November 14, 2017 |
It’s been more than 70 years since people have debated over subtitling and dubbing. Both sides believe their method of translating video content is better for the public and, in some situations, they’re both right.
Subtitling and dubbing both have their pros and cons, when it comes to information processing, familiarity, costs and unity of picture and sound.
Of course, each method addresses a specific public – you can’t use subtitling when you target small children, for example. But, in general, more people prefer subtitling for watching foreign programs and films.
In fact, subtitling comes with a series of advantages for all parties involved: the public, producers and promoters. Let’s take a closer look.
Studies have shown that reading subtitles is more efficient than listening, for both children (older than 11) and adults. In this context, it makes sense to think about subtitling as the most suitable method of translating video content.
Subtitling is easy to process and allows viewers to follow the narrated events, even in the presence of environmental noises. In fact, the point that written text distracts public’s attention is more myth than exact science.
Yet, things aren’t that simple. People often have preferences for subtitling or dubbing as a result of their previous habits. In countries where there’s a long dubbing tradition (such as France, Italy, Spain, Germany and Russia), the public has difficulties following the text on the screen. They prefer foreign films, programs and videos to use voice overs to translate content.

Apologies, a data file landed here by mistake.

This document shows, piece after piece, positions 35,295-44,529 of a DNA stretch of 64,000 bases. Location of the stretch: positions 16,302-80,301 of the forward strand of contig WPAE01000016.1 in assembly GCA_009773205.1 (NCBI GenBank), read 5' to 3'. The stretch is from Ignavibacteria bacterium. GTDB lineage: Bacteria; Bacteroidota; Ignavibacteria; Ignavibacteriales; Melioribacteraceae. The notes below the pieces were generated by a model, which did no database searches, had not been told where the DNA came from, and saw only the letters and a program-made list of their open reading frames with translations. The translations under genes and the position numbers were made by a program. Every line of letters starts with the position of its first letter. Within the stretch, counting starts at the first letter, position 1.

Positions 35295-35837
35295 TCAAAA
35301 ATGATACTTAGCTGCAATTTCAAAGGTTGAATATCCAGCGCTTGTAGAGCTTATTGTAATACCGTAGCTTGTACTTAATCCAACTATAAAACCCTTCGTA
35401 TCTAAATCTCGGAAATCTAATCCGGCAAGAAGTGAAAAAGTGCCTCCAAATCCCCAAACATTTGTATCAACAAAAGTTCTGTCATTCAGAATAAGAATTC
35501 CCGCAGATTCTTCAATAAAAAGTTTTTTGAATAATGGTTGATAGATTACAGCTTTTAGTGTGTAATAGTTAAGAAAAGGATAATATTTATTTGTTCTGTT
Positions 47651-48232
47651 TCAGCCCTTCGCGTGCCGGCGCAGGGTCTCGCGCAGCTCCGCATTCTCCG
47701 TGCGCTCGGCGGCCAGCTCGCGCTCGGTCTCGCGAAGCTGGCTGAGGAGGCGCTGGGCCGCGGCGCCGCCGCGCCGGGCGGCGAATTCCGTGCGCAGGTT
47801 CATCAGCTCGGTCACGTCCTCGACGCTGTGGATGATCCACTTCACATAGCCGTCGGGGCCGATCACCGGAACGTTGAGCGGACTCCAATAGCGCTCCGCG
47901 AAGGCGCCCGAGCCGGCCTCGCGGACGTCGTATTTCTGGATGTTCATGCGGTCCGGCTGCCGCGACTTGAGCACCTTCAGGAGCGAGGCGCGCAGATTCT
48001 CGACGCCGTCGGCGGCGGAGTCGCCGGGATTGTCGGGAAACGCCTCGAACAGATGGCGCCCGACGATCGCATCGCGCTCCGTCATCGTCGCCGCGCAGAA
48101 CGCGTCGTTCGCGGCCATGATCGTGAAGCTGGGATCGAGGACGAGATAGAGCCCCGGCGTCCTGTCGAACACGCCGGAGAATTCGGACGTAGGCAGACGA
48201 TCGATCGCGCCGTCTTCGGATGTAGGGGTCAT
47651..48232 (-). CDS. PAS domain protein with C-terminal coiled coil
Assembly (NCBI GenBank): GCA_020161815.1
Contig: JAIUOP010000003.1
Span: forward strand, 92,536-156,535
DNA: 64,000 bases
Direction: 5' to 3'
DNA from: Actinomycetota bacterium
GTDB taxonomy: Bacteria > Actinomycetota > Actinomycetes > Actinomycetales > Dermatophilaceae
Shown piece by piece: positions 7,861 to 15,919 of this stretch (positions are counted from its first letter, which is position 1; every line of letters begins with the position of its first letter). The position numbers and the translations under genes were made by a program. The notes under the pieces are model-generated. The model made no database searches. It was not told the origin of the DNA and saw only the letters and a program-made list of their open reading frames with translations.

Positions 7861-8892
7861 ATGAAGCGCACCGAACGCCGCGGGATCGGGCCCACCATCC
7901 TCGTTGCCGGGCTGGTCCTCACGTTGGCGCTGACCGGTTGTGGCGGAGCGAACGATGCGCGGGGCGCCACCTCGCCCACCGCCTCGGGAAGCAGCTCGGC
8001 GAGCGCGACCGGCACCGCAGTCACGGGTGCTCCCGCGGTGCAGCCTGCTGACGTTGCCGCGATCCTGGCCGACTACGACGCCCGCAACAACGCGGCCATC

On the other hand, a high number of populations prefer subtitling over dubbing. People don’t get distracted by the text on the bottom of the screen because they’ve developed an automatic reading behavior.
You should go for subtitling, if your target public lives in one of these countries:
This is the best part of using subtitles to make your content available for a foreign public. Dubbing doesn’t allow viewers to hear the real intonations, or the tones of voice of the original actors. Subtitling, on the other side, provides a complete experience for the public.
Imagine “Through the Wormhole” or “The Story of God” without Morgan Freeman’s voice, for example. These documentaries are, without doubt, interesting and offer detailed information, but could they transmit the same emotion without the actor’s famous voice?
Moreover, the voice is important when acting, especially in dramas and comedies. Not allowing your public to hear what the original actors say decreases the film’s value. The public misses an authentic experience, being provided with a localized one instead.
Programs with big budgets invest a lot of money in the best voice overs. But despite the producers’ efforts, the public will still lose a part of the interpretation. And, in some cases, there’s even a lack of synchronization between the sound and the way the lips move on the screen, which distracts the viewers.
This is even worse when you’re on a budget and can’t afford good actors as voice overs. In this case, you’ll get a flat interpretation, with no inflection or emotion. Whether you promote art or business videos, you won’t get the reaction you’re looking for.